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BRAY, Ireland, July 28 /PRNewswire/ --

Advanced Surgical Concepts is pleased to announce that surgeons have used its TriPort device to complete a kidney transplant through only a small incision in the donor's bellybutton. The donor was able to leave the hospital less than 48 hours after the surgery with his surgical scar hidden by the natural contour of the bellybutton, rather than the 12" abdominal scar that is common following kidney removal surgery.

Is even microwave cooking not fast enough for you? Researchers from Saga Ceramic Research Laboratory in Japan and the Department of Crop and Soil Sciences and Materials Research Institute at Pennsylvania State University report in Chemistry of Materials that their new ceramic materials heat up faster and retain heat longer than conventional microwave cookware, all while using less energy.

In the new study, Sridhar Komarneni, Hiroaki Katsuki, and Nobuaki Kamochi note that researchers long have sought a commercially feasible method for using microwaves in the production of new genres of sturdy-heat-resistant ceramic materials. However, no optimal process had been developed.

Cut off one finger from a salamander and one will grow back. Cut off two and two will grow back. It sounds logical, but how the salamander always regenerates the right number of fingers is a biological mystery.

The salamander isn't the only animal with this regenerative ability. Take the sea squirt, Ciona intestinalis, a cylindrical marine creature about the size of a small cucumber that regularly loses its siphons, or feeding tubes, to hungry predators.

At the base of each siphon are eight photoreceptors, cells used to detect light. Whenever the sea squirt experiences a violent loss at the siphon base, the number of photoreceptors that grow back is always eight.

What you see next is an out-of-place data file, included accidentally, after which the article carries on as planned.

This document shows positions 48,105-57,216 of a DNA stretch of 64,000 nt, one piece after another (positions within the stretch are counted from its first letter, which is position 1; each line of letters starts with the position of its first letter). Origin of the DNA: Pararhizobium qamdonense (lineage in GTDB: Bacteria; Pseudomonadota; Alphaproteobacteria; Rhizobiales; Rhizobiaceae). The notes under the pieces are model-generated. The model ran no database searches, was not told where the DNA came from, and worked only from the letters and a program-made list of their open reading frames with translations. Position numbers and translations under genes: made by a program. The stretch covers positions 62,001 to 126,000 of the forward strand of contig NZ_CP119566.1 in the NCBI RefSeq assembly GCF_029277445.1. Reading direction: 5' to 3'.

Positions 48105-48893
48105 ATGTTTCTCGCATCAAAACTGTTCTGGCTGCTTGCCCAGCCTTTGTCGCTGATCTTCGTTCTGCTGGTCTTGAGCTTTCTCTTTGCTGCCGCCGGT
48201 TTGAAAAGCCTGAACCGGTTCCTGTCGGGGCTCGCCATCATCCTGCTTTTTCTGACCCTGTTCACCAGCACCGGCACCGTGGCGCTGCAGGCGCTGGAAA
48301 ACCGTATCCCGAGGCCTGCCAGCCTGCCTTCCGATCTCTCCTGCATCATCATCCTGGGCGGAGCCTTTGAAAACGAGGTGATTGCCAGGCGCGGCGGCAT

Two of the sea squirt's eight photoreceptors, dyed red, which are found at the base of its siphons. Credit: Dr. William Jeffery

Cells are intrinsically artistic. When the right signals tell a cell to divide, it usually splits down the middle, resulting in two identical daughter cells, though stem cells are the exception to the rule. This natural symmetry is visible on the macroscopic scale as well. All living creatures, be they mushrooms or humans, are visibly symmetric, a product of our cells' preference for equilibrium.

Scientists at the Marine Biological Laboratory (MBL) Whitman Center for Visiting Research are curious to know what cues tell a cell to divide at the center. Fred Chang, professor of microbiology at Columbia University, his postdoctoral student Nicolas Minc, and David Burgess, professor of biology at Boston College, are placing sea urchin eggs in snug, microscopic chambers shaped like triangles, squares, rectangles, stars, and ice cream cones to see whether the cell will still split 50-50.

The International AIDS Vaccine Initiative (IAVI) and Key Thought Leaders Explore Critical Next Steps for AIDS Vaccine Research at the 17th International AIDS Conference in Mexico City.

Today, they write, AIDS vaccine research is at a pivotal moment. Just ten months ago, the second AIDS vaccine candidate to reach late-stage testing failed. In the wake of this disappointment, some skeptics have argued that an AIDS vaccine may not be possible and that resources dedicated to its development should be directed instead towards treating HIV-infected individuals.

Almost every metropolitan area in America has a "dead man's curve", a road notorious for fatalities. If you've moved to a new location, you may not know of it. Using the interactive maps on developed by University of Minnesota researchers, you can learn which roads near your home or work are considered dangerous simply typing in your address.

Researchers in the Center for Excellence in Rural Safety (CERS) have mapped out every fatality in the nation with details on each death.